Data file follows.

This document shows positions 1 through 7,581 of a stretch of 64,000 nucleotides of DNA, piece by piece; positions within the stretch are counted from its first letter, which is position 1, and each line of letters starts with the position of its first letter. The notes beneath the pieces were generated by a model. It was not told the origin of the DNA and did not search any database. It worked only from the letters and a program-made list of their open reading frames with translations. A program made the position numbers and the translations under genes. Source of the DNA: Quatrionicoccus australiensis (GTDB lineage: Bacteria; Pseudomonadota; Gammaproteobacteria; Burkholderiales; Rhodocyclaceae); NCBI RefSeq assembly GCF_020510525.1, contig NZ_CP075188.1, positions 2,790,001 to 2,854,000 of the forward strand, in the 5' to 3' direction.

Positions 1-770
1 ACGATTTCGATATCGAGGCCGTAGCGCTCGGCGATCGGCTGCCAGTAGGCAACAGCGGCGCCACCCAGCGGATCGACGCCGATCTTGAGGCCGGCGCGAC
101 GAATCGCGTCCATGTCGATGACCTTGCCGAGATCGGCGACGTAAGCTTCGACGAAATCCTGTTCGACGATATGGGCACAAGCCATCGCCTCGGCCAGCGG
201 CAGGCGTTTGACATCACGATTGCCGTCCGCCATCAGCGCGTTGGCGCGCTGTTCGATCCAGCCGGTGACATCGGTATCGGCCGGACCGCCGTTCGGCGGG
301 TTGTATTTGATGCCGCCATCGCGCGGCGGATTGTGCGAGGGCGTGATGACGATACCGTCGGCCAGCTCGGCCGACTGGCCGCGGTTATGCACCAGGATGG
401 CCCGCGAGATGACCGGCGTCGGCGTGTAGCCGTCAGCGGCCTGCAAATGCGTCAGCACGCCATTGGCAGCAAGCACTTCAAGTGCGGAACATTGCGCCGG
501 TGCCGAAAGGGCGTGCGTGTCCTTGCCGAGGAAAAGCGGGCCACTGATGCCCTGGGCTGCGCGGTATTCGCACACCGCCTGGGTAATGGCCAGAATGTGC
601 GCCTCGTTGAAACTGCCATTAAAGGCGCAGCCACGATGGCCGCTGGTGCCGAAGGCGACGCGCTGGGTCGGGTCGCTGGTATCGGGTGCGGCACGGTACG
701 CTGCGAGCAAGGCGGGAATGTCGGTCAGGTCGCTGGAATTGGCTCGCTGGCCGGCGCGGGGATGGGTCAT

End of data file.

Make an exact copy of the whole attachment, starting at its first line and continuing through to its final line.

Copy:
This document shows positions 1 through 7,581 of a stretch of 64,000 nucleotides of DNA, piece by piece; positions within the stretch are counted from its first letter, which is position 1, and each line of letters starts with the position of its first letter. The notes beneath the pieces were generated by a model. It was not told the origin of the DNA and did not search any database. It worked only from the letters and a program-made list of their open reading frames with translations. A program made the position numbers and the translations under genes. Source of the DNA: Quatrionicoccus australiensis (GTDB lineage: Bacteria; Pseudomonadota; Gammaproteobacteria; Burkholderiales; Rhodocyclaceae); NCBI RefSeq assembly GCF_020510525.1, contig NZ_CP075188.1, positions 2,790,001 to 2,854,000 of the forward strand, in the 5' to 3' direction.

Positions 1-770
1 ACGATTTCGATATCGAGGCCGTAGCGCTCGGCGATCGGCTGCCAGTAGGCAACAGCGGCGCCACCCAGCGGATCGACGCCGATCTTGAGGCCGGCGCGAC
101 GAATCGCGTCCATGTCGATGACCTTGCCGAGATCGGCGACGTAAGCTTCGACGAAATCCTGTTCGACGATATGGGCACAAGCCATCGCCTCGGCCAGCGG
201 CAGGCGTTTGACATCACGATTGCCGTCCGCCATCAGCGCGTTGGCGCGCTGTTCGATCCAGCCGGTGACATCGGTATCGGCCGGACCGCCGTTCGGCGGG
301 TTGTATTTGATGCCGCCATCGCGCGGCGGATTGTGCGAGGGCGTGATGACGATACCGTCGGCCAGCTCGGCCGACTGGCCGCGGTTATGCACCAGGATGG
401 CCCGCGAGATGACCGGCGTCGGCGTGTAGCCGTCAGCGGCCTGCAAATGCGTCAGCACGCCATTGGCAGCAAGCACTTCAAGTGCGGAACATTGCGCCGG
501 TGCCGAAAGGGCGTGCGTGTCCTTGCCGAGGAAAAGCGGGCCACTGATGCCCTGGGCTGCGCGGTATTCGCACACCGCCTGGGTAATGGCCAGAATGTGC
601 GCCTCGTTGAAACTGCCATTAAAGGCGCAGCCACGATGGCCGCTGGTGCCGAAGGCGACGCGCTGGGTCGGGTCGCTGGTATCGGGTGCGGCACGGTACG
701 CTGCGAGCAAGGCGGGAATGTCGGTCAGGTCGCTGGAATTGGCTCGCTGGCCGGCGCGGGGATGGGTCAT